Abstract

Background: Acute myeloid leukemia (AML) with RUNX1-RUNX1T1 and CBFB-MYH11 have been recognized as core-binding factor (CBF) AML accounting for 25% of the pediatric AML patients. CBF-AML patients have been considered to have a good prognosis, but 30 - 50 % of the RUNX1-RUNX1T1-positive AML patients experience relapse. This finding suggests that some population of them have risk factors associated with poor outcome. Previous studies revealed that KIT activating mutation as a predictor of poor outcome. In addition, previous studies of relatively small number of patients also revealed that CD56 positivity or CD19 negativity were also poor prognostic factors. However, the relationship between KIT activating mutation and specific pattern of cell surface antigens has not been fully investigated.

Aim and methods: We performed a retrospective analysis of RUNX1-RUNX1T1-positive AML patients treated in the Japanese Pediatric Leukemia/Lymphoma Study Group (JPLSG) AML-05 protocol to determine risk factors of relapse using the integration of data including pattern of cell surface markers on leukemic cell at diagnosis, genetic abnormalities, and clinical characteristics. Flow cytometric analysis of immunophenotyping was performed in the central laboratories using same panel of antibodies. Conventional cytogenetic analysis using G-banding was performed as part of the routine work-up. Molecular study using quantitative RT-PCR for the detection of RUNX1-RUNX1T1 and PCR for the detection of FLT3-ITD was also performed as part of the routine work-up. Screening of mutation of 8 genes, such as NRAS, KRAS, KIT, WT1, C/EBPA, ASXL1, ASXL2, and CSF3R, was performed by genomic PCR and Sanger sequencing. A total of 106 AML patients enrolled in the JPLSG AML-05 study were RUNX1-RUNX1T1-positive AML, but we could not obtain the data of cell surface marker in 6 of them. Thus, we analyzed 100/106 (94.3%) patients with RUNX1-RUNX1T1-positive AML. Statistical analysis was performed by Kaplan-Meier method with log-rank test. A Cox proportional hazards model was used to determine risk factors for survival and relapse. Results are reported as adjusted odds ratios with 95% confidence intervals. Statistical significance was set at p < 0.05.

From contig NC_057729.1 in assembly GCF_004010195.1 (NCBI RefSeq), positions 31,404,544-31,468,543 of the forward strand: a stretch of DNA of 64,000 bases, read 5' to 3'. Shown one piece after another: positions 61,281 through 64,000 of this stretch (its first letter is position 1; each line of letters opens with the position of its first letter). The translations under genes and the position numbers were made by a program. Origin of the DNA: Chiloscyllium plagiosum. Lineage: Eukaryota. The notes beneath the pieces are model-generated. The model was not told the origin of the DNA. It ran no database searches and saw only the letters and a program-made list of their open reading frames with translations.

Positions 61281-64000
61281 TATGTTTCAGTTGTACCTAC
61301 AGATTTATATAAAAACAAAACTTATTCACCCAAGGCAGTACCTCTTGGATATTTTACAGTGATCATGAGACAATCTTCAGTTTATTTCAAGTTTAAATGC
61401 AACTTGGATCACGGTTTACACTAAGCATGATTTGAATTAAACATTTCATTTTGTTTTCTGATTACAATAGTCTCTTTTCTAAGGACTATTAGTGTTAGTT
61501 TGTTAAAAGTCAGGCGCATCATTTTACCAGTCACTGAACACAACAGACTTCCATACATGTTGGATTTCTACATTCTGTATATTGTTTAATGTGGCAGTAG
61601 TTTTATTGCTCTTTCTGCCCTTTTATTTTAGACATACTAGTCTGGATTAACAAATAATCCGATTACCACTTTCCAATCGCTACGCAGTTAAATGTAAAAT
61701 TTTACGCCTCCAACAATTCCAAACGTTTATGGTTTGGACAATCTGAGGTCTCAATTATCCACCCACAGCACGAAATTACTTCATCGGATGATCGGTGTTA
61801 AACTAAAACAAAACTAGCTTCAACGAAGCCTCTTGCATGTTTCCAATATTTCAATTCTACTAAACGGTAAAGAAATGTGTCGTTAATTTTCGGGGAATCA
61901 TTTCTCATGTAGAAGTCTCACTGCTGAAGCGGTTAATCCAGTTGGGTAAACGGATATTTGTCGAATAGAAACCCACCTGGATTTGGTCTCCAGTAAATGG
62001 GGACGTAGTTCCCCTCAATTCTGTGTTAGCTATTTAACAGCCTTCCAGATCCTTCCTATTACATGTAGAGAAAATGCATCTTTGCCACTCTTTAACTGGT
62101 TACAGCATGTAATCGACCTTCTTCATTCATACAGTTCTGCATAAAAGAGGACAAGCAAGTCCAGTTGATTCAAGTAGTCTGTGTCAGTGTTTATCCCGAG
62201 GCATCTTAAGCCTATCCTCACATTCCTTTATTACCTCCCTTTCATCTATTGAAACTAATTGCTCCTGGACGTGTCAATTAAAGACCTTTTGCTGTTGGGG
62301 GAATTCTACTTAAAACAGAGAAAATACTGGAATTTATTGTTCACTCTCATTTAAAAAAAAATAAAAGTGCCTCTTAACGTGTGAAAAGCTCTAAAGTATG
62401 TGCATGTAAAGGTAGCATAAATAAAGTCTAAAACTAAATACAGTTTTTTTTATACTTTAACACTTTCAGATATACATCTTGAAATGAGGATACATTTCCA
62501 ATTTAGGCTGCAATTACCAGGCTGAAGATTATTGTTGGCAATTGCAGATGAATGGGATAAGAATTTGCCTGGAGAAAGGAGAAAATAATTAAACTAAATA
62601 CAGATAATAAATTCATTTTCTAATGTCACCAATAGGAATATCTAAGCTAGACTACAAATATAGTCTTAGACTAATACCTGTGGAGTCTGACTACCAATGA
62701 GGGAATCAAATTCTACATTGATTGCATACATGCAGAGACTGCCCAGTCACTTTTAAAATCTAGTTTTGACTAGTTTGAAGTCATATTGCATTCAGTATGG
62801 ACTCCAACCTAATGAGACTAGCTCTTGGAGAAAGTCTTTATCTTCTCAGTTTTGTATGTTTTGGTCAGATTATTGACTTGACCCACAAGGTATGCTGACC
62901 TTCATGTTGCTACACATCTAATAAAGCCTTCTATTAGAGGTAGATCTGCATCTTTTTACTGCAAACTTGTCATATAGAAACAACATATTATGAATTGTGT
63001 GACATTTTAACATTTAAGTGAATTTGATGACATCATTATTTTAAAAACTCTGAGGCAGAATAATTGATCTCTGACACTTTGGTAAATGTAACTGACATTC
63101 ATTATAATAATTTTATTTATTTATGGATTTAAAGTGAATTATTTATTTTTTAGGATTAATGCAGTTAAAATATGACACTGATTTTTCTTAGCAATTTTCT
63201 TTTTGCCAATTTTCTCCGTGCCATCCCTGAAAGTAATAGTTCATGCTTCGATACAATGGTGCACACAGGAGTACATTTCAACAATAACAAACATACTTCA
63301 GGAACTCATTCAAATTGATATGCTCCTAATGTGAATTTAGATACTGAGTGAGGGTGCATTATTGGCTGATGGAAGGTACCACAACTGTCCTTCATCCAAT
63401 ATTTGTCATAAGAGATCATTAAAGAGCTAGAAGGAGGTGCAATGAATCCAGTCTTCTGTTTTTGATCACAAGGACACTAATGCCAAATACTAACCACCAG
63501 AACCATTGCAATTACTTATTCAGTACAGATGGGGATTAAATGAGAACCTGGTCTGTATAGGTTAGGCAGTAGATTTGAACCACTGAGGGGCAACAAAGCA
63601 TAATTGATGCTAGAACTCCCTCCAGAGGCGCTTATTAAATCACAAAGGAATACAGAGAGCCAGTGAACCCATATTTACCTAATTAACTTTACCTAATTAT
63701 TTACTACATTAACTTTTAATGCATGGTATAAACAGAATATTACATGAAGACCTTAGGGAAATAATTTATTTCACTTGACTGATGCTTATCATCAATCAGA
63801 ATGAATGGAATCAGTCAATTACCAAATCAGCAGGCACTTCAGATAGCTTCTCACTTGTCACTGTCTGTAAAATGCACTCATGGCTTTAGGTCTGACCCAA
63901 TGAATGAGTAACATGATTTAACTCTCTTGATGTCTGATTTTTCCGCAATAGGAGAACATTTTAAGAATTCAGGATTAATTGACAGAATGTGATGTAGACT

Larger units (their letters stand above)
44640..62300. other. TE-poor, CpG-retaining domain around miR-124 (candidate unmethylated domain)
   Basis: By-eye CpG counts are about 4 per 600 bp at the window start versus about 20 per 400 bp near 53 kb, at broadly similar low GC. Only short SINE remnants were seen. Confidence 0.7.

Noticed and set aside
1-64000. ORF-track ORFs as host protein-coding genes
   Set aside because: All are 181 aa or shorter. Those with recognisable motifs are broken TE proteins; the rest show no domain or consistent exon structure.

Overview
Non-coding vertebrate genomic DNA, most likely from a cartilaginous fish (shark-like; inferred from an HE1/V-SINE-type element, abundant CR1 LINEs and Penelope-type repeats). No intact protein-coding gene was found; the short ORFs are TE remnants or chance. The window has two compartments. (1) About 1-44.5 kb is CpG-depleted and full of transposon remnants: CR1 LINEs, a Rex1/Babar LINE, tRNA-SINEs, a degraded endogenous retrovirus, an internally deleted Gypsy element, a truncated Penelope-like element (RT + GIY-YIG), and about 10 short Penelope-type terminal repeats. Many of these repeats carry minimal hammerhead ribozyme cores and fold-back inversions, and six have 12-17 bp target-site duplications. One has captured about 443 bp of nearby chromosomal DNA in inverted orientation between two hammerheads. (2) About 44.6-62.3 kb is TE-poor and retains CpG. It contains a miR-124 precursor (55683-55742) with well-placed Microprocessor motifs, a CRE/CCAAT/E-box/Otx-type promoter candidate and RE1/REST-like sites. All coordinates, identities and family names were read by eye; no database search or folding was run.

Results: In entire study population, 8 of the 100 patients died and 24 of the 100 patients experienced relapse, respectively. The 3-year overall survival (OS) and relapse-free survival (RFS) rates were 91.7 % (95 % CI; 83.2 - 96.0) and 69.5 % (95 % CI; 59.0 - 77.9), respectively. In terms of genetic analysis, 21 / 100 (21.0%) patients had KIT exon 17 mutation, 11/100 (11.0%) had KIT exon 8 mutation, 6/100 (6%) had KRAS mutation, 16/100 (16%) had NRAS mutation, 2/100 (2%) had C/EBPA mutation, 2/100 (2%) had WT1 mutation, 6/100 (6%) had ASXL1 mutation, 9/100 (9%) had ASXL2 mutation, and 6/100 (6%) had CSF3R mutation. FLT3-ITD was also identified in 3 of the 100 (3%) patients. In terms of cell surface marker expression pattern, CD19 expression was negative in 59 / 100 (59.0%) patients, and CD56 expression was positive in 43 / 100 (43.0%) patients. Patients with KIT exon 17 mutation were significantly accumulated in the CD19 negative (CD19 (-)) population (18 / 59 vs. 3 / 41, p < 0.001). Survival analysis revealed that KIT exon 17 mutation and CD19 (-) were associated with inferior 3y-RFS (KIT exon 17 mutation: negative vs positive, 74.6 vs 50%, p<0.01, CD19 expression: positive vs negative, 83.1 vs 59.8 %, p<0.01). On the contrary, CD56 (+) was not associated with poor RFS (positive vs negative, 66.1 vs 74.7%, p=0.15). In addition, CD19 (-) was associated with poor RFS even in the patients without KIT exon 17 mutation (positive vs negative, 85.4 vs 65.2%, p=0.04). Finally, CD19 (-) was the sole significant risk factor of relapse (hazard ratio; 3.09, 95% CI; 1.26 - 7.59, p < 0.01) by multivariate analysis.

Discussions: This study revealed that CD19 negativity might be a distinct character of poor prognostic subgroup of RUNX1-RUNX1T1-positive AML. On the contrary, CD56 positive was not poor prognostic factor of RUNX1-RUNX1T1-positive AML. Although majority of the patients with KIT exon 17 activating mutation belonged to CD19(-) patients, CD19 (-) patients without KIT exon 17 mutation still showed inferior RFS, suggesting biological difference between CD19 (+) and CD19 (-) RUNX1-RUNX1T1 AML should be investigated.

Disclosures

No relevant conflicts of interest to declare.

Author notes

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Asterisk with author names denotes non-ASH members.